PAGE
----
There's a sort of "push/pull" happening in higher education. While many traditional organizations continue to use established methods of providing degree programs, others vie to be recognized for their invention, innovation and ideas by developing and utilizing new delivery methods.
What some call "disruptive" ideas, I see as exciting developments and opportunities that cause us to question and consider our own methods for meeting the ever-changing needs of today's students.
I recently participated in a panel discussion at the 2014 SXSWedu Conference and Festival that discussed, and in some cases debated, new learning models being piloted in the U.S. and abroad. Each of the panelists introduced their unique offering, which was designed to enhance the way students learn and engage in and out of the classroom. Each had their own formula for meeting that goal by combining one or more elements including personalization, experiential learning, gamification and adaptive learning.
It was an invigorating, inspirational and intelligent conversation. It left me with an even stronger conviction that the future of higher education depends on organizations that are nimble and responsive to the needs of today's ever-changing students -- and that also challenge the status quo along the way. Historically, we've referred to working adults as "non-traditional" students and 18-year-olds as "traditional" students. However, that landscape has changed, and we need to accept that typical college students are no longer individuals entering a university in their late teens and graduating in four years, but in many cases are adults shouldering commitments to both jobs and families. By understanding a path to a degree can involve myriad twists and turns, we are better equipped to develop offerings that effectively help students learn and succeed.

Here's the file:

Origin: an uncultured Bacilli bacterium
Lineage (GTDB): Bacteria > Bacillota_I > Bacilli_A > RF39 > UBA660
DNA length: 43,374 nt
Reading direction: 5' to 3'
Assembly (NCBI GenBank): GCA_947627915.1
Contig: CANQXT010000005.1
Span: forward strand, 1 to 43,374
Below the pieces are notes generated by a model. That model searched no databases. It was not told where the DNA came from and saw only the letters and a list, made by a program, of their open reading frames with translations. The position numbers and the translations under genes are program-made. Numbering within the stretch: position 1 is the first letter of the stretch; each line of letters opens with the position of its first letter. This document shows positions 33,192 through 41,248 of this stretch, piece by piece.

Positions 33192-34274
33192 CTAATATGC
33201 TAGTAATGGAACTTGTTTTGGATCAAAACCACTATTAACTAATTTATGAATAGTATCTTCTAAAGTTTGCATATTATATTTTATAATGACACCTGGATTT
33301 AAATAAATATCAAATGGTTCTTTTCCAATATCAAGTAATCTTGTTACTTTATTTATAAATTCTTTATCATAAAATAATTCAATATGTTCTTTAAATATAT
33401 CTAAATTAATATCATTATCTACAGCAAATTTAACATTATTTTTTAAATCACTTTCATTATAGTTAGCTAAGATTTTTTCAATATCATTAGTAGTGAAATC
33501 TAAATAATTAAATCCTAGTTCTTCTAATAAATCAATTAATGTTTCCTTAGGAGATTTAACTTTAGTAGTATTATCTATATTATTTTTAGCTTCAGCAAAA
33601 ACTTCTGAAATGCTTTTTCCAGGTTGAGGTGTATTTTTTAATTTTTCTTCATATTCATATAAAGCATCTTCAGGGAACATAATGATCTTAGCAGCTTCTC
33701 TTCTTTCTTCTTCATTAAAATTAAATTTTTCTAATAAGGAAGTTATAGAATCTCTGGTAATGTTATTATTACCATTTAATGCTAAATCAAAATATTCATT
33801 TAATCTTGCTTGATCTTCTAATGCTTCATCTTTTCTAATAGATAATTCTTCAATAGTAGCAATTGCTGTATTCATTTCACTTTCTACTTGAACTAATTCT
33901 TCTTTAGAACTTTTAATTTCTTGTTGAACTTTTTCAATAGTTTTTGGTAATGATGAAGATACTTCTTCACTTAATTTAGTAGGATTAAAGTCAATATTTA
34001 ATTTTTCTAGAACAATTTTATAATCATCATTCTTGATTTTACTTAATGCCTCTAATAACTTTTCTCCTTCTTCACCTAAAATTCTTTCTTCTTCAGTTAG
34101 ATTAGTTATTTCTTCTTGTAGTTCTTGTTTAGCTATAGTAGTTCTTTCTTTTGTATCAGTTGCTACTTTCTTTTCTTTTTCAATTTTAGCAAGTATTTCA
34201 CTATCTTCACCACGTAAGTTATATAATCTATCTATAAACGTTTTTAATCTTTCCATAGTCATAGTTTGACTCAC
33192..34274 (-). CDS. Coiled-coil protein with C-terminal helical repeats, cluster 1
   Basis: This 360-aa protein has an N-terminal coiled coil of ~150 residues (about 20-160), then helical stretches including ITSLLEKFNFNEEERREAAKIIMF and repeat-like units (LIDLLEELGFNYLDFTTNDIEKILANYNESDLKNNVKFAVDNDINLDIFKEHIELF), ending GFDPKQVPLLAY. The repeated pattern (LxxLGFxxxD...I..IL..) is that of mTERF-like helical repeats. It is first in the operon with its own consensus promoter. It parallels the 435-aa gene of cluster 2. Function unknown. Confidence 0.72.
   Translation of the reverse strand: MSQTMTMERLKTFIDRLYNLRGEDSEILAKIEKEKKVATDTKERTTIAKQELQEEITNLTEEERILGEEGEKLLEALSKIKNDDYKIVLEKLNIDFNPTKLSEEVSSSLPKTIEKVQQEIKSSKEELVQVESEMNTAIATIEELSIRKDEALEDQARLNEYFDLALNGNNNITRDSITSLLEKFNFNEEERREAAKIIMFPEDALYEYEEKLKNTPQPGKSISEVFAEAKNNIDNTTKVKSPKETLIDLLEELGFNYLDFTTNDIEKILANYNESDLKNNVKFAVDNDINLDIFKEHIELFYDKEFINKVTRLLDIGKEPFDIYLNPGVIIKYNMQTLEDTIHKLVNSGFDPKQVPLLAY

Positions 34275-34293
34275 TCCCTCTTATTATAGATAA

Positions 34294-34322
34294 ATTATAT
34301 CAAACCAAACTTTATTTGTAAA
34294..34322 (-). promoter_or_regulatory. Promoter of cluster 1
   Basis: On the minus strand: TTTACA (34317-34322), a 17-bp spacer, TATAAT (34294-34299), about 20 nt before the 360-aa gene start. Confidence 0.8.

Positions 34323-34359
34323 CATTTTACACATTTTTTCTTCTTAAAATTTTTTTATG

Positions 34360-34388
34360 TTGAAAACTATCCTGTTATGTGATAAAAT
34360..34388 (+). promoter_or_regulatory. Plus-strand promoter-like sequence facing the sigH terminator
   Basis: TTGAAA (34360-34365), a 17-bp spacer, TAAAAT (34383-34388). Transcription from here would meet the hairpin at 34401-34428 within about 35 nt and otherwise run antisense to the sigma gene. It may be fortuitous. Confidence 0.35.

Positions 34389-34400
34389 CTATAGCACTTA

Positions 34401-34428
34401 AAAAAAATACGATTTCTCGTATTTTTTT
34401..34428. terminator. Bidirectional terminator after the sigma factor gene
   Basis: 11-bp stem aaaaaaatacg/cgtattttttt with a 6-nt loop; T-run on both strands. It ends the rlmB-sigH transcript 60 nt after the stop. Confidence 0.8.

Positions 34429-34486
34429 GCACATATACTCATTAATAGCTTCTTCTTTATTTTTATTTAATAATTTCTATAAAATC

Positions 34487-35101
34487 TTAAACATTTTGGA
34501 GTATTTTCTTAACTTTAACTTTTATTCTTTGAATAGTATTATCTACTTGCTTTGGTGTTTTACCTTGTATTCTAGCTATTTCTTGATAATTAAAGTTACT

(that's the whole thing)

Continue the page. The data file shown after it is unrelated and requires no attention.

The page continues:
Case in point -- my institution -- Western International University. 18 months ago, we were at a crossroads -- transform or become irrelevant. We knew that the competitive landscape was changing, and we needed to offer education in a practical and affordable manner, while continuing to deliver quality programs. So we made a very bold move: We reduced our tuition by almost 50 percent, and we completely transformed our learning model with the working adult student in mind. We introduced eight-week courses that engage the student by utilizing online delivery methods that include interactive exercises and assignments that have been proven to help them better absorb and utilize new information. As for the lecture, we flipped our classroom and had our faculty record their lectures in segments and then use "classroom" time to discuss the issues and concepts from the week's materials.
During the transformation process, we asked our current students and prospects a lot of questions, and we listened closely. We found that adult learners aren't wowed by bells and whistles. They simply want a degree that is affordable and attainable, and the career opportunities that come with that degree.
From these discussions, we came away understanding that we, as well as organizations of all shapes and sizes, must continue to invent and innovate to remain relevant. Only by breaking with conventional wisdom will we evolve and improve student outcomes now and into the future.
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